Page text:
FEAR! We live in a culture of fear. Fear of the unknown seems to kick our imagination into high gear. One of the most natural fears that we can physically experience is the fear of heights or the fear of falling known as Acrophobia. However, what about the invisible fear of the unknown that controls our imagination, which in turn, feeds our fear. The fear of the fear is greater than the fear itself. The way to overcome any fear is to confront it and the best way is through education. The fear of nuclear radiation is one of those invisible fears because you can’t see it, touch it, smell it or taste it, but you can hear it with a Geiger counter. Many people do not seem to realize that radiation is around all people all of the time. Natural radiation is constantly streaming down onto planet earth from the stars. Radiation is also constantly coming up from the ground. That is called background radiation and what I refer to as the nuclear biosphere.
So to address nuclear fear, we can look at the lessons learned from Fukushima four years later. Quite simply, nuclear power has been proven to be much safer than anyone previously imagined. The world watched the entire saga, second by second for weeks, and now four years later what was the outcome? I know some of you will find this hard to accept but the answer is: total people killed by radiation – zero, total injured by radiation – zero, total private property damaged by radiation – zero, expected long term effects on people by radiation – ~zero. Fukushima was not a nuclear disaster as so many vocalized immediately after 3/11/2011. The Fukushima disaster come from the physical tsunami and worst than that was and still a disaster is from the evacuation of Fukushima and the hardship on thousands of Japanese citizens.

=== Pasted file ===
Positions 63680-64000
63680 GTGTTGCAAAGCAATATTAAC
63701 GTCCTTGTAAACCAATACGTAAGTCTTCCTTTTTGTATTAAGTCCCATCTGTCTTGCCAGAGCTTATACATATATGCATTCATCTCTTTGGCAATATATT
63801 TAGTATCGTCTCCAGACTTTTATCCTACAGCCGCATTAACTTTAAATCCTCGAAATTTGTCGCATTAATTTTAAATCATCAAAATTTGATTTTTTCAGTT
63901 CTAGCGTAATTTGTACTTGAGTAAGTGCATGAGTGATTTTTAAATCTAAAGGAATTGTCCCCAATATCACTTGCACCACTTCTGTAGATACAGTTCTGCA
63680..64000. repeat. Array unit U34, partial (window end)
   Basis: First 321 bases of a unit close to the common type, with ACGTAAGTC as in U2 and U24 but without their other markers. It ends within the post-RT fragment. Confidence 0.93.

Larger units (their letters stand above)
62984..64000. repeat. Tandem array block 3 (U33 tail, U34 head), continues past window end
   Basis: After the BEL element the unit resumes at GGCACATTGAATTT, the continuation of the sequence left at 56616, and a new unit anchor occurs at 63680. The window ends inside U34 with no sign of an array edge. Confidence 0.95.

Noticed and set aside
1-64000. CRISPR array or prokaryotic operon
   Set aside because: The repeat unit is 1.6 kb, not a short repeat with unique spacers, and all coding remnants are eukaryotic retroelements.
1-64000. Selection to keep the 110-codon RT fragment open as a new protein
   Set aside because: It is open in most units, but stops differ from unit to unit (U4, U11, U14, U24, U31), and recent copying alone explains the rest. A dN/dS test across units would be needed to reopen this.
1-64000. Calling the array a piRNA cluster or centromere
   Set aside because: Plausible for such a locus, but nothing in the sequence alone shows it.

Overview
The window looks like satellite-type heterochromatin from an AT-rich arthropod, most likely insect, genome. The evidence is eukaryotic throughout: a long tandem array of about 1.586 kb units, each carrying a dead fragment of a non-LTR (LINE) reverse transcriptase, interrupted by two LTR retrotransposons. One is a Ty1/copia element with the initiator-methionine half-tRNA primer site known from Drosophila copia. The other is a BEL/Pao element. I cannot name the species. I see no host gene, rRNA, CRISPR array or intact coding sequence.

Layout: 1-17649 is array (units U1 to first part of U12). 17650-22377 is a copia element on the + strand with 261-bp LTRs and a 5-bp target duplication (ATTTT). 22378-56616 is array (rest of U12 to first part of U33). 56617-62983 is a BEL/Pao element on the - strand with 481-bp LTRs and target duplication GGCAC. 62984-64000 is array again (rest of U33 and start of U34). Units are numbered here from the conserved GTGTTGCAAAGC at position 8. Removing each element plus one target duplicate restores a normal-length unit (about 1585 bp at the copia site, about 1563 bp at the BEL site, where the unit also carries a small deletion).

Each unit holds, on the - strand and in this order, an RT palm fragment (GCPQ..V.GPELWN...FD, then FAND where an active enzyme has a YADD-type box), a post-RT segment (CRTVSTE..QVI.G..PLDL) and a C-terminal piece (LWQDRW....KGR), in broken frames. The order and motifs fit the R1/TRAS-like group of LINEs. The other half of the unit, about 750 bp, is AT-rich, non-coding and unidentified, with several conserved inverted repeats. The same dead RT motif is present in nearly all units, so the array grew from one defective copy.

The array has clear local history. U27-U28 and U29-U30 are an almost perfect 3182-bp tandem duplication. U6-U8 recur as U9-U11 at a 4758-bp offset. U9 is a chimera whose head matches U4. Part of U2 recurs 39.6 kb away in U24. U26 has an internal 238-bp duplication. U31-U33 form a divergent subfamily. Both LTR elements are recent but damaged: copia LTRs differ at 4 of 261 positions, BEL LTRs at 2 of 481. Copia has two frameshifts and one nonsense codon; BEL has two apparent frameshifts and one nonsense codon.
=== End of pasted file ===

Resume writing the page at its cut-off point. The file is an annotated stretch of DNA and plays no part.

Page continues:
The world still watches Fukushima with morbid fascination. Strangely, the world media does not seem too concerned with the more than 15,000 people killed by the tsunami, or with the massive swathes of residential and industrial property pulverized by the tons of debris propelled by the mighty tsunami waters, like an armada of water-borne bulldozers. And then there is KIMIN ((棄民), the dark, depressing story of Japan’s 300,000 tsunami refugees. While the world’s Press fixates on just the Fukushima evacuees, all the other Japanese tsunami victims have become its forgotten people. That is all I’m going to say about the real disaster of 3/11/2011 and refocus back on the nuclear power plant damage.
A forty year old nuclear power plant with six reactors, built to a sixty year old design was struck by the largest earthquake on record. The obsolete reactors survived that with no problem. The three that were running at that time shut down as designed. Then, 55 minutes later, the largest tsunami on record arrived. The giant wall of water jumped the protective wall, and slammed into four of the reactors at the nuclear plant. The plant’s reactors survived that too…initially. But all primary, secondary and even backup electricity was lost and there wasn’t a way to cool the reactors. Hot reactor fuel needs to be water-cooled for two to five days after an emergency shutdown. Well the reactors did suffer a core meltdown. What happened after that? Nothing, except the reactors are now out of commission forever.
After two years of studying the people around Fukushima, United Nations Scientific Committee on the Effects of Atomic Radiation (UNSCEAR) released its report which stated that rates of cancer, or hereditary diseases, were unlikely to show any discernible rise in the affected areas, because the radiation doses received by people were just too low. Fukushima showed that a nuclear power plant can take the maximum punch of nature’s brutality, and yet the surrounding population does not fry and die as so often dramatically predicted by the fear factor enthusiasts. To bring this closer to home, that was the lessons learned from our own radiation leak at WIPP? I’ll write more about WIPP in a future article.
“What we don’t understand, we fear. What we fear, we judge as evil. What we judge as evil, we attempt to control. And what we cannot control…we attack”.